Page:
An Ethiopian Feast

Indulge in an Ethiopian feast with Nomad Africa's enticing article. Discover Ethiopian cuisine, culture, and culinary traditions.

When I arrive in Addis Ababa on January 7th, I find that it is Christmas and the majority of people are in a festive mood, a stark contrast to Nairobi where I left people reporting to work at the start of a new year. I have just two days to spare in this city before heading on the historical northern route, hitting up spots like Lalibela and the Danakil Depression. To make the most of my time, I sign up for a food tour with Go Addis Tours on my first day, which promises an immersive introduction to Ethiopian food; exploring several restaurants for local food and drinks, all while walking around town to get a feel for the daily life here.

An Ethiopian Feast

I meet Genet, a warm and personable nursery school teacher-turned-guide that the tour company pairs me up with, at Esset Restaurant. Walking in there is grass spread on a patch of ground at the entrance; I noticed earlier that my taxi driver had grass on the floor of his car as well. This is apparently done during celebrations to wish each other well. Ethiopian jazz plays softly on the speakers and one wall is covered in black and white paintings of the country’s famous actors, musicians and journalists. At the open kitchen, the staff are dexterously pouring a four-day fermented teff flour mixture onto a circular griddle to bake, to make the staple dish, injera. This comes served in a sharing platter accompanied by shiro, a chickpea stew which quickly becomes a favourite in my time exploring the country.

An Ethiopian Feast

Genet tells me the rules for eating from a shared platter: use one hand, no licking and no double-dipping. The waitresses, as polite and pretty as Ethiopian women are said to be, go around passing complimentary freshly-made defo dabo bread, their Christmas gift to patrons.

After this meal, we take a leisurely stroll to the next spot called Yeshi buna. Buna is the Ethiopian word for coffee, which according to legend, was discovered here by a shepherd called Kaldi who after noticing that his goat would become more energetic after nibbling on the bright red berries of a particular bush, decided to try them for himself. Today, the beverage is typically served black, in espresso-style cups, with sugar on the side. Yeshi Buna proudly displays its coffee set at one corner, and the chairs all have hand carved images that tell stories of some of the 80 tribes in Ethiopia, such as a lady from the highlands spinning cotton by hand. The space is intimate, the chairs low, and the dish, when it comes served in a colourful woven basket, is delicious. We accompany this with a St George beer which is light and easy to enjoy even for a beer-averse person like me.

The walk to the final stop takes about 15 minutes which I spend taking in Bole, considered the nicest part of Addis. Old taxis and tuk tuks painted white and dark blue line a cobblestoned street while the women sashay along in their beautiful handwoven and embroidered traditional dresses. I marvel at the charming street-side cafes and bars and say hello to some people; by my experience, Ethiopians are really warm and welcoming. Having worked up enough appetite to eat again, we get to Yilma, which Genet boldly declares the best butchery in Addis. Its claims to fame is that this is where Anthony Bourdain dined when he visited the city. It’s a family business started 50 years ago by the patriarch who started off selling livestock from his own farm before progressing into this meat-focused eatery. Fresh delivery is done daily, and since Orthodox Christians don’t eat meat on Wednesday and Friday, they remain closed on those days.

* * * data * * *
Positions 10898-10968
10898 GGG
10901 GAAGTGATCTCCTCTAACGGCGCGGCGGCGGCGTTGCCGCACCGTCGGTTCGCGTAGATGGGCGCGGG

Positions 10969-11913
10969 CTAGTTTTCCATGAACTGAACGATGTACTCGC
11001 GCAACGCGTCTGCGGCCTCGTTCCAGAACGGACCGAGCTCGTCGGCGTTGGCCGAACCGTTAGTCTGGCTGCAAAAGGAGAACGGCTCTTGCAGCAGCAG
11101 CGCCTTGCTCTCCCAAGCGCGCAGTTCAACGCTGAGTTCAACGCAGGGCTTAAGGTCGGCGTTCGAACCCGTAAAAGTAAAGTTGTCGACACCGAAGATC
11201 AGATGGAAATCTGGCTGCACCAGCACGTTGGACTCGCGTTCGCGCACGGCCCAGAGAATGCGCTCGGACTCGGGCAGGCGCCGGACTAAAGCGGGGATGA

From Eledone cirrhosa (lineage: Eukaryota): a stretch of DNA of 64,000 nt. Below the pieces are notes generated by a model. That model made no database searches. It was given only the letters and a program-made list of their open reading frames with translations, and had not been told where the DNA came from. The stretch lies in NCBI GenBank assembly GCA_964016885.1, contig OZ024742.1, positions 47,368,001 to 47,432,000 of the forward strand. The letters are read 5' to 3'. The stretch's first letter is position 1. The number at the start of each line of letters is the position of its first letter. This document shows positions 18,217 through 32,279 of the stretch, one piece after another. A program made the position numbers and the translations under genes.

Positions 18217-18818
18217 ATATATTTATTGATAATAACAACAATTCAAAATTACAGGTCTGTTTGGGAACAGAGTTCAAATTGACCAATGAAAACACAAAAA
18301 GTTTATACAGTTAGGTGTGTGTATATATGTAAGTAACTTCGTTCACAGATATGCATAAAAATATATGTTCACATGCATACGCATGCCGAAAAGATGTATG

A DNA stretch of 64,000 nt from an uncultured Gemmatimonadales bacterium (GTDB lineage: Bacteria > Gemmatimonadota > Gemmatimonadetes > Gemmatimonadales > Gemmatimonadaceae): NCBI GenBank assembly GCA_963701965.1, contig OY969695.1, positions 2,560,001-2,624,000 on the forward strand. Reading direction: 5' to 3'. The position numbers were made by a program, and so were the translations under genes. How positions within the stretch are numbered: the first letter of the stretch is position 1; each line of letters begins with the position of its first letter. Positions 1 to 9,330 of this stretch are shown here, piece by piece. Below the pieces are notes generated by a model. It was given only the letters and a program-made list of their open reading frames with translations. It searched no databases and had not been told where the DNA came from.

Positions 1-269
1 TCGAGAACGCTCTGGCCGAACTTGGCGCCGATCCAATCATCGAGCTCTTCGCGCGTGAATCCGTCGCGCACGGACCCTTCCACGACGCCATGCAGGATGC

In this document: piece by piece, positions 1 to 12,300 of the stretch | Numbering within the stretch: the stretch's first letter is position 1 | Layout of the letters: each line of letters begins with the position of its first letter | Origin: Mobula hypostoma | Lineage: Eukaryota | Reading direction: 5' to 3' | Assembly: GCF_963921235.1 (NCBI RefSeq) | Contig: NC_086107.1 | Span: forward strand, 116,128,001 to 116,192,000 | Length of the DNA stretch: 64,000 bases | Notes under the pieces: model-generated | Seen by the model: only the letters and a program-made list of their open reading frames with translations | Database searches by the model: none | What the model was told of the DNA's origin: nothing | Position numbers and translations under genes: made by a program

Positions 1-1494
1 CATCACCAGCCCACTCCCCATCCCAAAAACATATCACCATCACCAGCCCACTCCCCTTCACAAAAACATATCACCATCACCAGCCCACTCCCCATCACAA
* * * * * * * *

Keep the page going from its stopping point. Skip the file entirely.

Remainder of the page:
An Ethiopian Feast

The space is large with numerous tables, two TVs and a live butchery from which we order our meat. There are two go-to dishes here. The tibs is fried up with a lot of onions and is downright delicious; a typical Kenyan’s dream. Then there is tire siga, which translates to raw meat, and that’s exactly what it is. Straight from the butcher’s knife, the beef is diced then served on a plate, accompanied by a spicy dip made with red chill, awaze, mitmita and mustard. I take a chunk, dip it into the condiment, then take a bite. It is really soft and you do get the sense that you’re chewing raw beef… but maybe that’s just a psychological thing. Given the number of spices used in the condiment, it is really bold and flavourful, but without it, I probably wouldn’t dare to eat the raw meat.

Given that it is a holiday, we are unable to get a place that does a coffee ceremony. After a delightful time showing me around Addis, introducing me to the food and answering all my eager questions about the culture, Genet and I part ways with a promise to keep in touch. The night is still young, so I swing by the oldest coffee house in town, Tomoca, where the coffee is still brewed in vintage coffee machines. Thereafter, I am wired enough to go out dancing…

An Ethiopian Feast


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